Unlike the HTC Vive, the Oculus Rift will not ship with its motion controller (called the “Oculus Touch”). That will be delayed until later in the year, which also means that some fraction of the user base will never have it. This is a concern for cross-compatibility between the Rift and the Vive, but not nearly as bad as it would have been if Oculus didn't have any motion control option at all. Developers would be looking at a “release on both Wii and PS2” situation, only with a (likely) much smaller install base.

And a final point: What about the other uses of Oculus?

oculus-2016-remote.jpg

The Oculus Remote controls the interface and media.

This announcement is gaming-centric, to say the very least. Oculus has said that the Rift is “primarily a gaming device” and, apparently, Palmer Luckey, founder of Oculus, strongly believes in gaming for the device. In my opinion though, it could be very useful, especially in professional applications. If the OLED screens have sufficient color and resolution, then desktop space becomes infinite. You don't need an additional monitor to map additional virtual space to your environment. While that's probably not something that Facebook could do alone, they could encourage the parties who influence these decisions with tech demos, peripherals, and so forth.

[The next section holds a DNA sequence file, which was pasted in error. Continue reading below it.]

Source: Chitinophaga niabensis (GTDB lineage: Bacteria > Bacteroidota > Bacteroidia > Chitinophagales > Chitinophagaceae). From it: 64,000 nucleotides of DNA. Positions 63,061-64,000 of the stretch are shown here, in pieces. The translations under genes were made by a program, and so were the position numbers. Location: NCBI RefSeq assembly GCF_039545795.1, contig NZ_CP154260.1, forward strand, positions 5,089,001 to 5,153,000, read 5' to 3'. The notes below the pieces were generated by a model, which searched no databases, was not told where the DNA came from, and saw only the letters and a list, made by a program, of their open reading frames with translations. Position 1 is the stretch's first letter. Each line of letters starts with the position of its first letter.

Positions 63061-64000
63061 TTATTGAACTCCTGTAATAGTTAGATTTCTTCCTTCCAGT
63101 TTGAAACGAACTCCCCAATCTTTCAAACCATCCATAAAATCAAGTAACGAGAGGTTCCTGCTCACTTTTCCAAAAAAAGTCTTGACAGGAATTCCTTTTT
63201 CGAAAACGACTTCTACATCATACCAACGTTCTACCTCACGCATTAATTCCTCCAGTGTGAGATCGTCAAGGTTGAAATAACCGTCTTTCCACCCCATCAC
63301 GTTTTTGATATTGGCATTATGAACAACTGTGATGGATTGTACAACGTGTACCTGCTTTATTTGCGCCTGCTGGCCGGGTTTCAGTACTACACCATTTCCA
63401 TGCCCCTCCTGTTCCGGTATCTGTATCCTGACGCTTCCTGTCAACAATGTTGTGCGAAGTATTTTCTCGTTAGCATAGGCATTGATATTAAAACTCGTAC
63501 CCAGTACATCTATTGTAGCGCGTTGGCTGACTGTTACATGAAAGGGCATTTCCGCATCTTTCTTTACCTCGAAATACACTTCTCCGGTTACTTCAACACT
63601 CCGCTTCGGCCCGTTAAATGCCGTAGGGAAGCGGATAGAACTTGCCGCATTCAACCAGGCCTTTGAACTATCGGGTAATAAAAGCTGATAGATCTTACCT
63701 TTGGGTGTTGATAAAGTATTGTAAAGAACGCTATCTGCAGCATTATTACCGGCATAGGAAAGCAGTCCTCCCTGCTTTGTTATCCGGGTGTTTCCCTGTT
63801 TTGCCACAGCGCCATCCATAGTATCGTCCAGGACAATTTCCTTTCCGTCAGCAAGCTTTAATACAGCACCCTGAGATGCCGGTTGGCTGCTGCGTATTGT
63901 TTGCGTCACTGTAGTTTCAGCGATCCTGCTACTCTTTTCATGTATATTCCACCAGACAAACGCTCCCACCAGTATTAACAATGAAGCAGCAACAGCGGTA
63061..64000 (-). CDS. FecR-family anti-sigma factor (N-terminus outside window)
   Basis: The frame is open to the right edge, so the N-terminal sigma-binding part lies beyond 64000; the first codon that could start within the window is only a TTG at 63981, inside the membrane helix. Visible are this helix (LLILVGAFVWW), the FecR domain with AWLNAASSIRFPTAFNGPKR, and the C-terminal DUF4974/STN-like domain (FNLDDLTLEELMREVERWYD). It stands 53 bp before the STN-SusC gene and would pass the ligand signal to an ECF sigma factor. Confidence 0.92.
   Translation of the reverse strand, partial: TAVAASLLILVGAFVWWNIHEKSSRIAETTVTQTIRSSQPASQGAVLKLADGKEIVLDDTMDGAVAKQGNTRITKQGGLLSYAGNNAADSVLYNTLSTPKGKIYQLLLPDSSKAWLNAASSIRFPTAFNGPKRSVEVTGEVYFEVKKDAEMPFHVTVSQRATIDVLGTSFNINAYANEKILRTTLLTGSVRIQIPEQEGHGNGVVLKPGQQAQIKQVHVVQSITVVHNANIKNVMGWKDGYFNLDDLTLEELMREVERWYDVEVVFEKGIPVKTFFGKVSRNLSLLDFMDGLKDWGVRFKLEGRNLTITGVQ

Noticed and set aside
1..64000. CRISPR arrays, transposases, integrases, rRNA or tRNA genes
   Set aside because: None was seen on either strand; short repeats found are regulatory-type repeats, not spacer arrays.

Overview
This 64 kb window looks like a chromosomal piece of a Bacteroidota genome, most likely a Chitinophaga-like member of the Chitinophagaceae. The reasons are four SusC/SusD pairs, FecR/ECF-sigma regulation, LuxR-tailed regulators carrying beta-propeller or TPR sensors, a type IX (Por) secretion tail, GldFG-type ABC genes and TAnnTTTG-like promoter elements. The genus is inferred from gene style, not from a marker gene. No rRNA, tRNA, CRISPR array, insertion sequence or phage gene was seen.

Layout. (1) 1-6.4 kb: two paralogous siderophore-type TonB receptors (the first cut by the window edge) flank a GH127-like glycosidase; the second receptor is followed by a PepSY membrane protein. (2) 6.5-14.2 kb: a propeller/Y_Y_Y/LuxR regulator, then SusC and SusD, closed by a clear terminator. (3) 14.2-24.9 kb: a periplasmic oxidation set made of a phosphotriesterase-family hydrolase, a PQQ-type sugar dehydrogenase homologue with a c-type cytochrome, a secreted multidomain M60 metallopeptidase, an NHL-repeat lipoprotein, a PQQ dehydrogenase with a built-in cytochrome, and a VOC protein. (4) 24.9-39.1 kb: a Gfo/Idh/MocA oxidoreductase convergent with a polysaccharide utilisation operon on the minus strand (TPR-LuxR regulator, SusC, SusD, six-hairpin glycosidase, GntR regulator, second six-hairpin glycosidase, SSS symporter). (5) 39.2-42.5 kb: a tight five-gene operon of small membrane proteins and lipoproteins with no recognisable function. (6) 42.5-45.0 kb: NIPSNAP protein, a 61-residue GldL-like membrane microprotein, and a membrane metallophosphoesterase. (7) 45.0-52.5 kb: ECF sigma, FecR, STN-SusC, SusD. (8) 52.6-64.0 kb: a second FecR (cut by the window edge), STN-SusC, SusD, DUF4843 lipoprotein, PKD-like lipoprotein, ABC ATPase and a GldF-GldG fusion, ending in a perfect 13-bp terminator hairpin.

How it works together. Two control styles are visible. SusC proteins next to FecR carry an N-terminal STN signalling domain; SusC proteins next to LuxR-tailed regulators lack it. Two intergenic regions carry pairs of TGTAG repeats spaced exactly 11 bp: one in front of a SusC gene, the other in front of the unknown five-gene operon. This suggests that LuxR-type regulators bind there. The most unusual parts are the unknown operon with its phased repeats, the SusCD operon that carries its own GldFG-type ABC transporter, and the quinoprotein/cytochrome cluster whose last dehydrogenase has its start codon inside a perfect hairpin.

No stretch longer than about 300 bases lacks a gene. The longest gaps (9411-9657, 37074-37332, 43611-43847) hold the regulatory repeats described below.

They still don't seem to be. This could be a concern since their primary competitors, Microsoft and even Valve/HTC, already have non-zero amounts of progress in that space. I'd be curious to hear whether they have any plans at all moving forward, even if those plans are to be reactionary.

Coverage of CES 2016 is brought to you by Logitech!

PC Perspective's CES 2016 coverage is sponsored by Logitech.

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Source: Oculus